5. The buffer that holds the results is called reorder buffer. Stores to memory must be buffered until commit time either in a store buffer or in the reorder buffer.
  6. Once a result is committed to the register file, it can be fetched directly from there, just as in a normal pipeline.
  7. The commit unit allows the store to write to memory from the buffer when the buffer has a valid address and valid data, and when the store is no longer dependent on predicted branches.

The reorder buffer and the reservation stations effectively implement register renaming.

When an instruction issues, it is copied to a reservation station for the appropriate functional unit. Any operands that are available in the register file or reorder buffer are also immediately copied into the reservation station. The instruction is buffered in the reservation station until all the operands and the functional unit are available. For the issuing instruction, the register copy of the operand is no longer required, and if a write to that register occurred, the value could be overwritten.

If an operand is not in the register file or reorder buffer, it must be waiting to be produced by a functional unit. The name of the functional unit that will produce the result is tracked. When that unit eventually produces the result, it is copied directly into the waiting reservation station from the functional unit bypassing the registers.

Since the instructions can be executed in a different order than they were fetched, this results in out-of-order execution. The results of pipelined execution are written to the programmer visible state in the same order that instructions are fetched. This conservative mode is called in-order commit. If an exception occurs, the computer can point to the last instruction executed, and the only registers updated will be those written by instructions before the instruction causing the exception.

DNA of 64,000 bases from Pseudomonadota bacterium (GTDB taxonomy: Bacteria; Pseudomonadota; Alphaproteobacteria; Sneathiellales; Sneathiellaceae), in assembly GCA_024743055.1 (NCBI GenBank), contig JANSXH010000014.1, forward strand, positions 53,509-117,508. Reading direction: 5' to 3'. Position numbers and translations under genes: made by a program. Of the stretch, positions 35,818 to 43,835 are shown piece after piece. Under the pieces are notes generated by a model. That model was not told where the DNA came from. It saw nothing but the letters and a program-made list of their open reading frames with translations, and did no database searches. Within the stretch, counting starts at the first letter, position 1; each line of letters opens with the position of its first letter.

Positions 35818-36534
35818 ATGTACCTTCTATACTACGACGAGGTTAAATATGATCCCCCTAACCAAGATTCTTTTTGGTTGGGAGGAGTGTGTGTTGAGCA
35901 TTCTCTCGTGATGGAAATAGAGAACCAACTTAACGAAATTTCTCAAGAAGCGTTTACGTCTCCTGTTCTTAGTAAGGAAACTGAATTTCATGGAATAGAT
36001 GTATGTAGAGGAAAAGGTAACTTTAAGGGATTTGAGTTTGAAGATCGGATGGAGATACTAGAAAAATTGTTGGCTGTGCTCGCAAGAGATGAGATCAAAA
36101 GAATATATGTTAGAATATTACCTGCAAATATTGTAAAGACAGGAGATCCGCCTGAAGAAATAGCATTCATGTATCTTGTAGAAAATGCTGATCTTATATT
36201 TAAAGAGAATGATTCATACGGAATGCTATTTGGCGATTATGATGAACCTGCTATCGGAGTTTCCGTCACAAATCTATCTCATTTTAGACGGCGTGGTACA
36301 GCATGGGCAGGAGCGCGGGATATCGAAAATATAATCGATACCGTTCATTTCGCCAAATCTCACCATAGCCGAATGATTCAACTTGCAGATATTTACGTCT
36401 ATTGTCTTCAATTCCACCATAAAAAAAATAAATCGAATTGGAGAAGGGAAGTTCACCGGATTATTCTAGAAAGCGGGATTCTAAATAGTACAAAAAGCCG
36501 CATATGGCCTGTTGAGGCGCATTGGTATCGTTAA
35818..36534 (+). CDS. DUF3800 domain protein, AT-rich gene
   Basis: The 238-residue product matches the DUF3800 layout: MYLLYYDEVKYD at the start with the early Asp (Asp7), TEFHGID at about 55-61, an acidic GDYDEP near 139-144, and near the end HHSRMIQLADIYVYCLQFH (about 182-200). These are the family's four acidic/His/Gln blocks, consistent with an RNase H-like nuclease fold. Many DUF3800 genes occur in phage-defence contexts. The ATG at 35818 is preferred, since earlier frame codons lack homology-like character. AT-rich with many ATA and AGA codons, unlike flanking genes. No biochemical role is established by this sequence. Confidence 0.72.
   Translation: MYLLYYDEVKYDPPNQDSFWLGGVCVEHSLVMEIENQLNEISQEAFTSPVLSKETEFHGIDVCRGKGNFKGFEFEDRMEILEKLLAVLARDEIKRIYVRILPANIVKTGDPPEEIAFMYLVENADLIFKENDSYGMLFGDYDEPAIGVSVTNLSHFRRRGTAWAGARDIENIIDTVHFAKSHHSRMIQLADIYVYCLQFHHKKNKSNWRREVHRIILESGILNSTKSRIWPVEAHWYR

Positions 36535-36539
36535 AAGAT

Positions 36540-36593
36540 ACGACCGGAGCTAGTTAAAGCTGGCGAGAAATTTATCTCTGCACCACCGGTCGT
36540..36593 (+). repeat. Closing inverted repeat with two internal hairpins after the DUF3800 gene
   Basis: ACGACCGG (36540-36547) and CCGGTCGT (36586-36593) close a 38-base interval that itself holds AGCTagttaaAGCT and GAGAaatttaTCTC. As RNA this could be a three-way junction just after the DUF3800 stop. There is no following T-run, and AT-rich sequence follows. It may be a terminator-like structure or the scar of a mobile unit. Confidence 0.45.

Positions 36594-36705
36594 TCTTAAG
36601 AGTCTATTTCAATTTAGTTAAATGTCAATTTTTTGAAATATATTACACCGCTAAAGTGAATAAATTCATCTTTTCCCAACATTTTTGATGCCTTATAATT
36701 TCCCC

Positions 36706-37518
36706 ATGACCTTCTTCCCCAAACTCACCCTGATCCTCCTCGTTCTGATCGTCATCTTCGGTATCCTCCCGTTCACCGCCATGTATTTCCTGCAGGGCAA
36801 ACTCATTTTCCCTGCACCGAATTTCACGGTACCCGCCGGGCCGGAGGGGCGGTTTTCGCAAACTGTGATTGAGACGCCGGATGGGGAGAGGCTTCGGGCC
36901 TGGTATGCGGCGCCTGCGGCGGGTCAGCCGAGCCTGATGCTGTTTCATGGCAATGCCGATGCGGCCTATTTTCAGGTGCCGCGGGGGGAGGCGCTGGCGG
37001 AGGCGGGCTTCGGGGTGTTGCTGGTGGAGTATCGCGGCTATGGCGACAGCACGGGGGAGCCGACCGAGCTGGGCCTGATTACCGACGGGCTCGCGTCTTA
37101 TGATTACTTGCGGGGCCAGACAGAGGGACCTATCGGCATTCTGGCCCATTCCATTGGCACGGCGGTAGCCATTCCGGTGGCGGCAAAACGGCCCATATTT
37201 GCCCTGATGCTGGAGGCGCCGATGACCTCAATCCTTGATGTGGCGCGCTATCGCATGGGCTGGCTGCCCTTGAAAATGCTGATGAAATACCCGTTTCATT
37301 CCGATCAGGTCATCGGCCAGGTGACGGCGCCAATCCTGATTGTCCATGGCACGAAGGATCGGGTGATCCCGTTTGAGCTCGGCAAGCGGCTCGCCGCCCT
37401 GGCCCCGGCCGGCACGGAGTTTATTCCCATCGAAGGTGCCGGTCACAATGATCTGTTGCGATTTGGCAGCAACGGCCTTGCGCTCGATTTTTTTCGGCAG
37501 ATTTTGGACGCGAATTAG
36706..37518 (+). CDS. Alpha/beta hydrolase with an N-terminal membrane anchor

By predicting the direction of a branch, a dynamically scheduled processor can continue to fetch and execute instructions along the predicted path. Because the instructions are committed in order, we know whether or not the branch was correctly predicted before any instructions from the predicted path are committed.

A speculative, dynamically scheduled pipeline can also support speculation on load addresses, allowing load-store reordering, and using the commit unit to avoid incorrect speculation.

Dynamic scheduling can handle cases better than compiler code scheduling at the cost of significant increase in hardware complexity.

  1. Cache misses in the memory hierarchy cause unpredictable stalls. Dynamic scheduling allows the processor to hide some of those stalls by continuing to execute instructions while waiting for the stall to end.
  2. If the processor speculates on branch outcomes using dynamic branch prediction, it cannot know the exact order of instructions at compile time, since it depends on the predicted and actual behavior of branches. Dynamic scheduling enables handling some cases when dependences are unknown at compile time.
  3. As the pipeline latency and issue width change from one implementation to another, the best way to compile a code sequence also changes. Dynamic scheduling allows the hardware to hide most of these details. Thus, users and software distributors do not need to worry about having multiple versions of a program for different implementations of the same instruction set.